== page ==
Well-Governed Banks Should Identify Optimal Amount Of Risk

Well-Governed Banks Should Identify Optimal Amount Of Risk

A well-governed bank will have processes in place to identify the optimal amount of risk and ensure that its risk stays close to this optimal amount, notes a research paper from Ohio State University.

René Stulz of Ohio State University in the research paper titled: “Governance, Risk Management, and Risk-Taking in Banks” highlights how governance and risk management affect risk-taking in banks.

Good vs bad risks

According to the paper, banks are exposed to good risks and bad risks. Good risks are risks that have an ex-ante private reward for the banks on a stand-alone basis. On the other hand, bad risks won’t have such a reward. The paper highlights that a well-governed bank will take the amount of risk that maximizes shareholder wealth subject to constraints imposed by laws and regulations.

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The author notes such an approach would involve eliminating or mitigating all bad risks to the extent it is cost effective to do so. Thus, the role of risk management in such a bank is not to trim the bank’s total risk per se. Rather, it’s to identify and measure the risks the bank is taking, aggregate these risks as a measure of the bank’s total risk, enable the bank to eliminate, mitigate and avoid bad risks, and ensure that its risk level is consistent with its defined risk appetite.

Well-governed banks: Ratings vs value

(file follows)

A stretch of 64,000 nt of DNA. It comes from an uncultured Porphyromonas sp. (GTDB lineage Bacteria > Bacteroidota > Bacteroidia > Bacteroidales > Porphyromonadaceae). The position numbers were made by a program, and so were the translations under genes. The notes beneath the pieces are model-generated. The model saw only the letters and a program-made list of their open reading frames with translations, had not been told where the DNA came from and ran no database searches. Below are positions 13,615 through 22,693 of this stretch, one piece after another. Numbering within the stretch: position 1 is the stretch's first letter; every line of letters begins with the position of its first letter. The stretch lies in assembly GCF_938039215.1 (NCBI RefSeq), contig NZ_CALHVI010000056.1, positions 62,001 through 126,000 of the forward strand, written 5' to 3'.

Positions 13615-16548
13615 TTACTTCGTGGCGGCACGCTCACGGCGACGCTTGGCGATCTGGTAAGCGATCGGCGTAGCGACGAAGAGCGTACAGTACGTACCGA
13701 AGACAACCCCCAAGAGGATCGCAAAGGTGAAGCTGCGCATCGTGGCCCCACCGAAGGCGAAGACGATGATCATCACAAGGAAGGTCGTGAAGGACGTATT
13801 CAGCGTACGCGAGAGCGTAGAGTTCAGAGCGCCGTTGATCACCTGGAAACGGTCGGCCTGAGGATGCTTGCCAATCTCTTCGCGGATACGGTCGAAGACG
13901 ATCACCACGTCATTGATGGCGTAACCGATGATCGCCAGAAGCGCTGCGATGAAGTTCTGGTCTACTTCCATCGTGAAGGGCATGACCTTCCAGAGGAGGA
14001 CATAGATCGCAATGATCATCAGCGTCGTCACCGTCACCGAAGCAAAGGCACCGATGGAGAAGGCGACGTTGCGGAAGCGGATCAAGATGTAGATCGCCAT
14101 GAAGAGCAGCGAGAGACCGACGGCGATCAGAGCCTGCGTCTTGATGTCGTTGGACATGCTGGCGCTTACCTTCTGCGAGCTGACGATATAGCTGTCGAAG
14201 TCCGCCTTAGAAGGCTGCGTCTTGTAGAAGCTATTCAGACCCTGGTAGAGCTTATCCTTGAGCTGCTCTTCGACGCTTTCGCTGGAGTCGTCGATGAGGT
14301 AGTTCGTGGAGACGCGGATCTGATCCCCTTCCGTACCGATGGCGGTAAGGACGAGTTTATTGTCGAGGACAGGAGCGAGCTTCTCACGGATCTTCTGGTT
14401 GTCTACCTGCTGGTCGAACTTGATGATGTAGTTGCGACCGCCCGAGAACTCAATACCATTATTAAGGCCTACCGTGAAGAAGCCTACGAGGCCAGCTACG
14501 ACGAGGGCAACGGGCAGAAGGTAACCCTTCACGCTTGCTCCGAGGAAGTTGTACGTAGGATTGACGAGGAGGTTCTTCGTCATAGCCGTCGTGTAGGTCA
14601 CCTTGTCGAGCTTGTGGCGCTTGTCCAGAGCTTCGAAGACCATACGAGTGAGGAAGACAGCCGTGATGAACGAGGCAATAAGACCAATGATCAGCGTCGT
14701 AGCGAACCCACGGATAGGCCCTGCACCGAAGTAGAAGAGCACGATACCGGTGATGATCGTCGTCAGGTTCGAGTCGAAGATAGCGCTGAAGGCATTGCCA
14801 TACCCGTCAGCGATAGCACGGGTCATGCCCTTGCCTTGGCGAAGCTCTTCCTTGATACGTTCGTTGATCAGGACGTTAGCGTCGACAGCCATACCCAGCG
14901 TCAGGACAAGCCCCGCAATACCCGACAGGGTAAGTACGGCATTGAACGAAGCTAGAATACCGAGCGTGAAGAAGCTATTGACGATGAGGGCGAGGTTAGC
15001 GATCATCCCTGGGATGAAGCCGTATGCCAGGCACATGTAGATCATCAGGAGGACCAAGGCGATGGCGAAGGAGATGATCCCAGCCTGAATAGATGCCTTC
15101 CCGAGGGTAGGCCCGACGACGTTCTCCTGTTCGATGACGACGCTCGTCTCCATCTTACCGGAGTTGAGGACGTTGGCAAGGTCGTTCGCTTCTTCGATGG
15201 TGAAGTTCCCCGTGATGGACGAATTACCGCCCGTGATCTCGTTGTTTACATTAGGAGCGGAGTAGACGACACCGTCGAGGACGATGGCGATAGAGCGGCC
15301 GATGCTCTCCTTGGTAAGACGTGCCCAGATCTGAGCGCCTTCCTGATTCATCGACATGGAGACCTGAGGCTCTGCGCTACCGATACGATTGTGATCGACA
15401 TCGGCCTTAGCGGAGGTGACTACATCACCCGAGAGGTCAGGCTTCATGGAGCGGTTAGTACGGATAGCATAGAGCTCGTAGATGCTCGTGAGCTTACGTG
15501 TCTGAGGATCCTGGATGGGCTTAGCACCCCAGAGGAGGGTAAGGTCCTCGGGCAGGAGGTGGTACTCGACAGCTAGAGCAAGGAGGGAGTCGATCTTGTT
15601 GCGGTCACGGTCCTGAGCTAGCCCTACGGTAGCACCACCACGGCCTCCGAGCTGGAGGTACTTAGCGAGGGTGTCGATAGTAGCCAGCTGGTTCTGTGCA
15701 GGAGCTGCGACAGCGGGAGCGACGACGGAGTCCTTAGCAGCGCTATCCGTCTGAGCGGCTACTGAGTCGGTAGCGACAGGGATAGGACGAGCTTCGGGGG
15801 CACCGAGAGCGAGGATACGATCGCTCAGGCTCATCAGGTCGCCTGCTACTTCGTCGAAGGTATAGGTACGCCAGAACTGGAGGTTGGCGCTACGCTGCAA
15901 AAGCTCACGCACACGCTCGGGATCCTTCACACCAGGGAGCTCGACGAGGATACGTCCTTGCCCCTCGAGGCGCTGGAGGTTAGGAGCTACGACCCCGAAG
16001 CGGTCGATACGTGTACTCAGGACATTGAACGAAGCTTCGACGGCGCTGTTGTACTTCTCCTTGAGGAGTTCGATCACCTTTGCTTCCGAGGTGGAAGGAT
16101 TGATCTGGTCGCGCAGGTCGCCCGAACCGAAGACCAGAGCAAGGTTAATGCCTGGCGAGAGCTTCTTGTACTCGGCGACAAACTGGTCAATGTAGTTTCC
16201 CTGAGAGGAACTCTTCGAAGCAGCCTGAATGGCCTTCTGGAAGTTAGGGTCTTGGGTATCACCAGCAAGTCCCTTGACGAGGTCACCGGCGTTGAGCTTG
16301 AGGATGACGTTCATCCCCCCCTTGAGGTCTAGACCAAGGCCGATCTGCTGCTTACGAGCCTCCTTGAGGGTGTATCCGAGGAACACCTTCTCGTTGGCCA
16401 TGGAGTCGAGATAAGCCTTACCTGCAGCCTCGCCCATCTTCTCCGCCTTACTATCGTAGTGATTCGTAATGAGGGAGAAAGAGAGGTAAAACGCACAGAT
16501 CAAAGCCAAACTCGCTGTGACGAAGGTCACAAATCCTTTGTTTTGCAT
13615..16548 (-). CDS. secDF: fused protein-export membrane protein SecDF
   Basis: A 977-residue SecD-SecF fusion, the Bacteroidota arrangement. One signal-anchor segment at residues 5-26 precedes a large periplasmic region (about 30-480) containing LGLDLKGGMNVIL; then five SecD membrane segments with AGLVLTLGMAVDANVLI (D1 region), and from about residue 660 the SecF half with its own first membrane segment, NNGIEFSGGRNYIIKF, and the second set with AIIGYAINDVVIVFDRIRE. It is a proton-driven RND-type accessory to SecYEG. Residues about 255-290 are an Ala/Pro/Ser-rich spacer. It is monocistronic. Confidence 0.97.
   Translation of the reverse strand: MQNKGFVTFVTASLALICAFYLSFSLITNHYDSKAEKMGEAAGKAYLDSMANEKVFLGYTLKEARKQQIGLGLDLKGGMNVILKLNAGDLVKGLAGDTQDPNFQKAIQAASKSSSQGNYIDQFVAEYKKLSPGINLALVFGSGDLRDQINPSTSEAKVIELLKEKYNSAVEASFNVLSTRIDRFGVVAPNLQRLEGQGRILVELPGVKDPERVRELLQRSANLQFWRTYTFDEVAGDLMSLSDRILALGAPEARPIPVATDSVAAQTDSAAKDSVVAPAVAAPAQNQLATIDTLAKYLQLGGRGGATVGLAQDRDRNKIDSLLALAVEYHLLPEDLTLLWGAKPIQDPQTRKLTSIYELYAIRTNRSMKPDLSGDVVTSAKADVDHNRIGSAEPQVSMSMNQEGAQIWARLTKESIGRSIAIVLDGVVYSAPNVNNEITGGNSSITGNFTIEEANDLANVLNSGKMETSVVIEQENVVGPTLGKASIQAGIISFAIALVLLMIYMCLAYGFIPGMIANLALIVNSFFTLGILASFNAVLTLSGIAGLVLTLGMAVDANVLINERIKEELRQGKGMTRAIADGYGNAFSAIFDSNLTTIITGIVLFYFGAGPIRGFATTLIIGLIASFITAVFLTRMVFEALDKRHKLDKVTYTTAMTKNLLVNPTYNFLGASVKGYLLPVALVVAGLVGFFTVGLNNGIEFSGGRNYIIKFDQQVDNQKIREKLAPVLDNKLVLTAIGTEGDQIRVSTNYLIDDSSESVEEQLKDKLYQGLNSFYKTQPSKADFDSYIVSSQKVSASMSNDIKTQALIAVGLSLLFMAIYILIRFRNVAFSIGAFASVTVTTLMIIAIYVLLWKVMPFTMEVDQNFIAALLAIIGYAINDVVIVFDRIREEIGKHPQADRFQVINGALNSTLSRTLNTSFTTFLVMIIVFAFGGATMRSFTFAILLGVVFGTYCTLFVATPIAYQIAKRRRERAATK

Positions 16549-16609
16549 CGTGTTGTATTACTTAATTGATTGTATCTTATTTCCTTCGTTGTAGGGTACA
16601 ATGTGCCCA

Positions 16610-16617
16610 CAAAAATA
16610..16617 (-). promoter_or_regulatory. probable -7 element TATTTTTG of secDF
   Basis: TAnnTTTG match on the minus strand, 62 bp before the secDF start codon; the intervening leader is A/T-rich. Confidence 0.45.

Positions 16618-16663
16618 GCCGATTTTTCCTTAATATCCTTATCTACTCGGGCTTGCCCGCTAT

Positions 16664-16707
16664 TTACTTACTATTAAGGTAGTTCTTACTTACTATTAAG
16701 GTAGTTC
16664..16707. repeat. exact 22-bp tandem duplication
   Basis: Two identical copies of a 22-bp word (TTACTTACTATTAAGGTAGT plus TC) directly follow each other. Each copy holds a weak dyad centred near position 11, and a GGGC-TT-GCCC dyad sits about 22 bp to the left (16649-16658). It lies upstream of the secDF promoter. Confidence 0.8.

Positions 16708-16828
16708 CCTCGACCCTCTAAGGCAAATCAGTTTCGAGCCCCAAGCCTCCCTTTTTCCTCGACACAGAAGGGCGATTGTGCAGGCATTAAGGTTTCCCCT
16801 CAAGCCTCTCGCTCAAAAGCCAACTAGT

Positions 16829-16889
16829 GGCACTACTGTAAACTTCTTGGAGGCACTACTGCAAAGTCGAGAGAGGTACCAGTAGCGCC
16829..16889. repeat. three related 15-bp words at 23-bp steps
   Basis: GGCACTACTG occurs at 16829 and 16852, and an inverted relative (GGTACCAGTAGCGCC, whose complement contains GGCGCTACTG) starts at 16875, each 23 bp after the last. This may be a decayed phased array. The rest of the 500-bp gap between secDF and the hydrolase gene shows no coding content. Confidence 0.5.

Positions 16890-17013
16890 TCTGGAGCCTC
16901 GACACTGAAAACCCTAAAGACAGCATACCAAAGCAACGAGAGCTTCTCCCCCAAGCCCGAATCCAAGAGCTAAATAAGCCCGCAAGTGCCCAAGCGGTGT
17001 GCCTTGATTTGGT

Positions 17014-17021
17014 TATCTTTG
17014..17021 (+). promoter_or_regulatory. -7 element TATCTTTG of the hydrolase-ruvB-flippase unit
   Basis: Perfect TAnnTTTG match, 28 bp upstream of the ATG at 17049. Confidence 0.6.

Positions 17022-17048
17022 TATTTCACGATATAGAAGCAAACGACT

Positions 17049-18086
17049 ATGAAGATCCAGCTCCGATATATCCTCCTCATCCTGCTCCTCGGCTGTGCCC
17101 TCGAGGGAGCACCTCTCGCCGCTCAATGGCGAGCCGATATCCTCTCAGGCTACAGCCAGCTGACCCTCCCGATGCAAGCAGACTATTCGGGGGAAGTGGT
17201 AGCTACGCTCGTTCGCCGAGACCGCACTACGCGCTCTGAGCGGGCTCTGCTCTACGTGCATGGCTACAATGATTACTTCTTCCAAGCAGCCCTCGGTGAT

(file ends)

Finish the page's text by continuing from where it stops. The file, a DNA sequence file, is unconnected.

Stulz points out the optimal rating for a bank is generally not the highest AAA rating, as achieving an AAA rating generally requires the bank to give up too many valuable risky projects. The author notes if a specific bank’s value is highest with an A rating, a higher rating than A would necessarily limit its activities so that it would have to give up projects.

Moreover, citing Standard & Poor’s, the author points out from 1981 to 2011, the annual average default rate for A-rated credit is 0.08%, and hence by targeting a specific probability of default, the bank can achieve its desired level of risk.

The following graph highlights the relationship between ratings and bank value for two different banks.

As can be deduced from the above graph, for both the banks, the relationship between ratings and bank value is concave, and hence there is a maximum value. However, in the case of Bank Safe, firm value drops steeply if the bank is riskier than its target rating and increases only moderately as it increases its risk towards its target rating.

On the other hand, Bank Risky has a substantially different relation between its value and its rating. Its target rating is BBB and its value enhances substantially as it increases its risk towards its target and falls sharply if it exceeds it. The author points out that for some banks, having too much risk is extremely costly in terms of their value.

The author concludes that the success of banks and the health of the financial system depend critically on how they take risks. A bank’s ability to measure and manage risks creates value for shareholders. Stulz notes there is no simple recipe that enables a bank to measure and manage risks better. For risk-taking to maximize shareholder wealth, a bank needs not only the right risk management, but also the right governance, the right incentives and the right culture.

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